Wald estimates his equipment can save the oil producer up to $25,000 per month per well in the cost of diesel. Multiply that by the tens or hundreds of wells that each oil producer is operating and the potential savings are staggering.

Bakken

Pipeline carrying natural gas from the separator tank to the flare at the Orvis State well on the Evanson family farm in McKenzie County, North Dakota, east of Arnegard and west of Watford City. (photo by Tim Evanson)

It seems like a no-brainer. So why isn’t everybody using the system? A better question is – Why aren’t all oil producers required to use a system that eliminates natural gas waste?

In Texas and Alaska where the oil industry has been around for a long time less than one percent of natural gas is burned off. (That’s because they built gas pipelines.)

In 2010 North Dakota oil wells were burning off 17 percent of their natural gas. By 2013 the amount of flared gas in North Dakota had risen to 29 percent. Plus the volume of oil production has tripled in the last two years.

State regulators have the authority to reduce flaring, which could simply be done by scaling back production, or requiring using gas on-site. But North Dakota’s Industrial Commission isn’t in a mood to put on the brakes. The state projects oil and gas royalties will create $1 billion in surplus revenues for its 2013-2015 budget.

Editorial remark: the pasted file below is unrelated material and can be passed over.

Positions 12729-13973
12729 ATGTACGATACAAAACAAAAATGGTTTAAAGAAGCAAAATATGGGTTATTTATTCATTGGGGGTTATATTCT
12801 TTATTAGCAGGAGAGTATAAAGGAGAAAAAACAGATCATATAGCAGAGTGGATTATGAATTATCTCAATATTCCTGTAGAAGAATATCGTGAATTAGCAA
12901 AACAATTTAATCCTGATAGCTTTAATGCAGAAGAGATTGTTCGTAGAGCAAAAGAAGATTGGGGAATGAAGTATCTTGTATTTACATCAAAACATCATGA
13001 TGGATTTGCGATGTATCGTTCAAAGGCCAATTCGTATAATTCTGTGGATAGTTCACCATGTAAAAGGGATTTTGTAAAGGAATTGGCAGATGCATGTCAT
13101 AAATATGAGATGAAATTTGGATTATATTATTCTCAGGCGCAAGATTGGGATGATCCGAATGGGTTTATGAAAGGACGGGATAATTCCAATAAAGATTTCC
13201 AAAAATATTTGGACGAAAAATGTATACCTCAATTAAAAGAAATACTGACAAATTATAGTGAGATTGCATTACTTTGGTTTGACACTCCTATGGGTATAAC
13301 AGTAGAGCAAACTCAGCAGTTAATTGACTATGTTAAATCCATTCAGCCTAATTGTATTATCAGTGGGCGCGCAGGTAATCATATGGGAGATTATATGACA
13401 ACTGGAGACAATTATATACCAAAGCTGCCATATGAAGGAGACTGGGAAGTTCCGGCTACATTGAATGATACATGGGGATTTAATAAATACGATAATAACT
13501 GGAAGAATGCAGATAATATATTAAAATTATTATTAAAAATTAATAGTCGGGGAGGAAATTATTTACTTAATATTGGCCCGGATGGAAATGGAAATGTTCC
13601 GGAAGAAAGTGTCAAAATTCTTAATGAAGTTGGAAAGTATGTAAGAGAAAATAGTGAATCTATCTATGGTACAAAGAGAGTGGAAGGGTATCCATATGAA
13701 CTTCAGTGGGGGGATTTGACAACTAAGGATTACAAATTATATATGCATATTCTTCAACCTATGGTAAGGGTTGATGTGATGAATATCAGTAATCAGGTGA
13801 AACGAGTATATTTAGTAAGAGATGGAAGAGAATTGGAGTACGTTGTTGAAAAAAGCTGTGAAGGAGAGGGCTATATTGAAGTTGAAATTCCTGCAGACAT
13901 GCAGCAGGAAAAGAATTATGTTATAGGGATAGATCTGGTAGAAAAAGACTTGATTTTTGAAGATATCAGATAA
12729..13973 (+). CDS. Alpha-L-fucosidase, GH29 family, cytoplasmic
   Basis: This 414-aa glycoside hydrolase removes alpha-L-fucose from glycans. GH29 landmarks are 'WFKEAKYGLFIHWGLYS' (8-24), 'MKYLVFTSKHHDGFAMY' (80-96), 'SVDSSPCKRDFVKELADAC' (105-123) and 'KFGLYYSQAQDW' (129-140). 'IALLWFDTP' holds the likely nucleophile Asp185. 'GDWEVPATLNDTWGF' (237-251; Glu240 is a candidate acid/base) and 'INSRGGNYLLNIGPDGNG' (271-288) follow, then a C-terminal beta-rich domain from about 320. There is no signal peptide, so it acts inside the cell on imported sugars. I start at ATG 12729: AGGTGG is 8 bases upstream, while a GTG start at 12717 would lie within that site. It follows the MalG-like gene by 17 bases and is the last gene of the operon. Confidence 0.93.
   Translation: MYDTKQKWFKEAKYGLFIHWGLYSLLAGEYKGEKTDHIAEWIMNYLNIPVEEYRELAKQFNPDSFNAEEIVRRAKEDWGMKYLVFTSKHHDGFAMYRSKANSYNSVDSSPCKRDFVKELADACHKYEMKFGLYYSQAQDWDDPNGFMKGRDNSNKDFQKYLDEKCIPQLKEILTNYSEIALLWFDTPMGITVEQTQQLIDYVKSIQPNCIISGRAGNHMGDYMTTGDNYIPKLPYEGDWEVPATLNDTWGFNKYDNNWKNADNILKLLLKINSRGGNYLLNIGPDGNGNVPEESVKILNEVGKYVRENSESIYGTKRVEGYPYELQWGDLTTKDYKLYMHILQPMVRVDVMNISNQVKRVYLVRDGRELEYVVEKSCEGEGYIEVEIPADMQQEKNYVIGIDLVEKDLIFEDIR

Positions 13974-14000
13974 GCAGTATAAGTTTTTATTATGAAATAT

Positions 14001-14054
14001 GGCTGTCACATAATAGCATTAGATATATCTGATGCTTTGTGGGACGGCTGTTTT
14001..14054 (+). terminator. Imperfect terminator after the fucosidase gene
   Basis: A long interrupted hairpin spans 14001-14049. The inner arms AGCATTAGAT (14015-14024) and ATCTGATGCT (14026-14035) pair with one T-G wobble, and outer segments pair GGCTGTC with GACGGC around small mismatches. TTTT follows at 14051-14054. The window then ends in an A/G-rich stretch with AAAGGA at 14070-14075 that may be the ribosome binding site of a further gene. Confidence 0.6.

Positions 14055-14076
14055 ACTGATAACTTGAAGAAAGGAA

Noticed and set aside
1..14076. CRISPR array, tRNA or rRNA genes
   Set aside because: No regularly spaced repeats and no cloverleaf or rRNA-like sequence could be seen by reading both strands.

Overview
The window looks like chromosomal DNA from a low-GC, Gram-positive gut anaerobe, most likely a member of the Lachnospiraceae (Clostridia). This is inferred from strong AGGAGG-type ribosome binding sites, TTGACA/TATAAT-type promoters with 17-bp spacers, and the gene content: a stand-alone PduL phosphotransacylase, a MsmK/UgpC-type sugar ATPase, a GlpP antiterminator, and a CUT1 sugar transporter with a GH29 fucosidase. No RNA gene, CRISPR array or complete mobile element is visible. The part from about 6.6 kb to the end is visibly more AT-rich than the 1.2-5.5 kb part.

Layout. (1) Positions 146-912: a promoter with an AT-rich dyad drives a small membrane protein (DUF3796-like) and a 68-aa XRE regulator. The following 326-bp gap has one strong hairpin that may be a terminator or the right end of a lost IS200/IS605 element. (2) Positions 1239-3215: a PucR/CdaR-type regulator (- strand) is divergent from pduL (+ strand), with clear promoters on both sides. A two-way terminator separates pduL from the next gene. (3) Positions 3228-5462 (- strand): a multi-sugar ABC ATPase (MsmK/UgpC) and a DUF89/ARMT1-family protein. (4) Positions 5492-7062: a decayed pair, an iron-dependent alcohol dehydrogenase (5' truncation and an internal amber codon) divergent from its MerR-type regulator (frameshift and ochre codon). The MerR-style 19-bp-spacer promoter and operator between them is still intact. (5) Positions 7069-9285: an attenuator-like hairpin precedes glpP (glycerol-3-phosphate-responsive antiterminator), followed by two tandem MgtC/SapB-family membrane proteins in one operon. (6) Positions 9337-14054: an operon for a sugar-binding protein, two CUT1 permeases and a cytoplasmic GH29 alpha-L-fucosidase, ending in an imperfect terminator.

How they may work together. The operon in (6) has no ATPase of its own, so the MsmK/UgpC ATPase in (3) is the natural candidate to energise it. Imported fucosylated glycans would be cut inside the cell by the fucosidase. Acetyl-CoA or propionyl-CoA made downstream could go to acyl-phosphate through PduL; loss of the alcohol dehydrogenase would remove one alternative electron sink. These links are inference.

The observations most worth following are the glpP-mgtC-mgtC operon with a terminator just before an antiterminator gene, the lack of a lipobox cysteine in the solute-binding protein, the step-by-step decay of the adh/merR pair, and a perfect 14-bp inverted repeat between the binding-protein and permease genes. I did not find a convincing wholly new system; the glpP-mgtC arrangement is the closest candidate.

The Industrial Commission with its schizophrenic mandate to cut waste and increase production has decided for now the latter trumps the former. “If we restricted oil production to reduce flaring, we would reduce the cash flow from oil wells fivefold,” explains the commission.  

And what exactly is the problem with that?

Bakken

Separator tank at the Orvis State well on the Evanson family farm in McKenzie County, North Dakota, east of Arnegard and west of Watford City. (photo by Tim Evanson)

Does North Dakota need a $1 billion surplus in its budget? Could it survive on a fifth of that and spread it over ten years instead of two.

I just don’t get it. What’s the flipping hurry? The oil has been there for millions of years. It’s not going anywhere. Why not take time to do things right?

All that natural gas could be put to use. The amount of greenhouse gases could be drastically reduced.

Even though it could be, that’s not the way it’s being done. Why?

Is it un-American? Is it anti-capitalism? Is it because it violates the sacred mantra of greed that says, “Make as much as you can, as fast as you can without regard for the consequences to others (and yourself)”? 

Is it because the wealthy, powerful companies have deceived us into thinking that it’s in our best interest for them to gain more wealth and power?

It just doesn’t make any sense to me.

I’d like to think that Mark Wald was trying to bring some sanity to the Bakken debacle. But he was probably just looking for a way to make a lot of money like everybody else.

For the sake of the rest of us, I hope he does.

About Ken Steinken

Ken Steinken is a writer, retired teacher (journalism, English, Spanish), park developer, and cave explorer, who lives with his wife in Rapid City.